Sepsis is a life-threatening condition that arises when the body’s response to infection causes injury to its own tissues and organs. Common signs and symptoms include fever, increased heart rate, increased breathing rate, and confusion.
Without prompt treatment, it can lead to multiple organ failure and death.
In 2015, concerned at the growing number of sepsis cases going undetected, the NHS told hospital trusts to examine how successful they were at identifying patients with the condition.
Figures obtained by tonight's BBC’s Panorama programme show that 24 NHS acute hospital trusts – including the Countess – failed to administer intravenous antibiotics within an hour to half the patients considered to need the treatment.
Just 33% of patients who needed antibiotics for sepsis at the Countess of Chester Hospital received them within the hour.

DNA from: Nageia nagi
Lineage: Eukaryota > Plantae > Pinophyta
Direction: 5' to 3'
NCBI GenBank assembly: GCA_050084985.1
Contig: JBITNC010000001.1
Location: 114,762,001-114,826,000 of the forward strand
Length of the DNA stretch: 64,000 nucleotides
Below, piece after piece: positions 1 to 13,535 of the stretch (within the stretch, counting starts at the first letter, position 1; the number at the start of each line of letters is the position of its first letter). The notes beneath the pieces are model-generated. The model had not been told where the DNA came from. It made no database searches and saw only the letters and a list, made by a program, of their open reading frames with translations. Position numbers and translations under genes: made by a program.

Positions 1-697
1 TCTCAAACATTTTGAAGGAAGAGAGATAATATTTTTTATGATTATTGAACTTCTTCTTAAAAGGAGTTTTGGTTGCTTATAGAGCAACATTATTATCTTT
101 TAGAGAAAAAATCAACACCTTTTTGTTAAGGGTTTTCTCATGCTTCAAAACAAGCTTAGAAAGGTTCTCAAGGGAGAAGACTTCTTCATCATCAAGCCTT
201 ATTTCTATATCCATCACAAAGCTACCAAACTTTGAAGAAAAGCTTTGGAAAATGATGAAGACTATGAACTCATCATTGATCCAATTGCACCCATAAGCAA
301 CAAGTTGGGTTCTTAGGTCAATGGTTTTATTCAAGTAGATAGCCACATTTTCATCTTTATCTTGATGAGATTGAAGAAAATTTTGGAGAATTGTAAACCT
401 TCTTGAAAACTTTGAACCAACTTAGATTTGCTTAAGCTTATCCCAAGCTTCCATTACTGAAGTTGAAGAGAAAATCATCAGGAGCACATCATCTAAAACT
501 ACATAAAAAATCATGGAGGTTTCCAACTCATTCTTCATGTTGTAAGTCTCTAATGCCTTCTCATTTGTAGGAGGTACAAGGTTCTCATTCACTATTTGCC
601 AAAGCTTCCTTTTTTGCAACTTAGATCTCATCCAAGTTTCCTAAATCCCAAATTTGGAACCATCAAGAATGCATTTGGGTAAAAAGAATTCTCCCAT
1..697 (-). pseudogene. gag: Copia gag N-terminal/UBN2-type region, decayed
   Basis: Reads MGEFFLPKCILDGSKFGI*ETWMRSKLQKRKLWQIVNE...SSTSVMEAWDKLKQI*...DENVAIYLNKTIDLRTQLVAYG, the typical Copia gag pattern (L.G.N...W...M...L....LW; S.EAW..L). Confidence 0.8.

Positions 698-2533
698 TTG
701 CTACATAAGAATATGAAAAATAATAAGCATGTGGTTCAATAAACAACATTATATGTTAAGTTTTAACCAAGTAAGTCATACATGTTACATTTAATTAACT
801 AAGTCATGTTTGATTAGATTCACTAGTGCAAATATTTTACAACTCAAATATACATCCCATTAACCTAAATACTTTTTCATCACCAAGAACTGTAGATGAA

The NHS advises antibiotic treatment should begin within an hour of diagnosis to reduce the risk of serious complications or death.
The figures also showed 14 acute hospital trusts in England failed to spot signs of suspected sepsis in half of patients but the Countess did not feature in this list.
Speaking to Panorama about the new figures, health secretary Jeremy Hunt said: “There are preventable deaths happening but we’re bringing them down and I think that the picture is much improved from two years ago but there’s a long way to go.
“Safety is at the top of the NHS’s in-tray...and sepsis is, if you like, a litmus test as to whether we’re getting there.
“And I would say that what it shows is that we are making progress but there is a lot more work to do.”
The Countess has been approached for a comment.
- Panorama: Why Mum Died - Britain's Sepsis Crisis can be seen on BBC 1 tonight (Monday, September 11)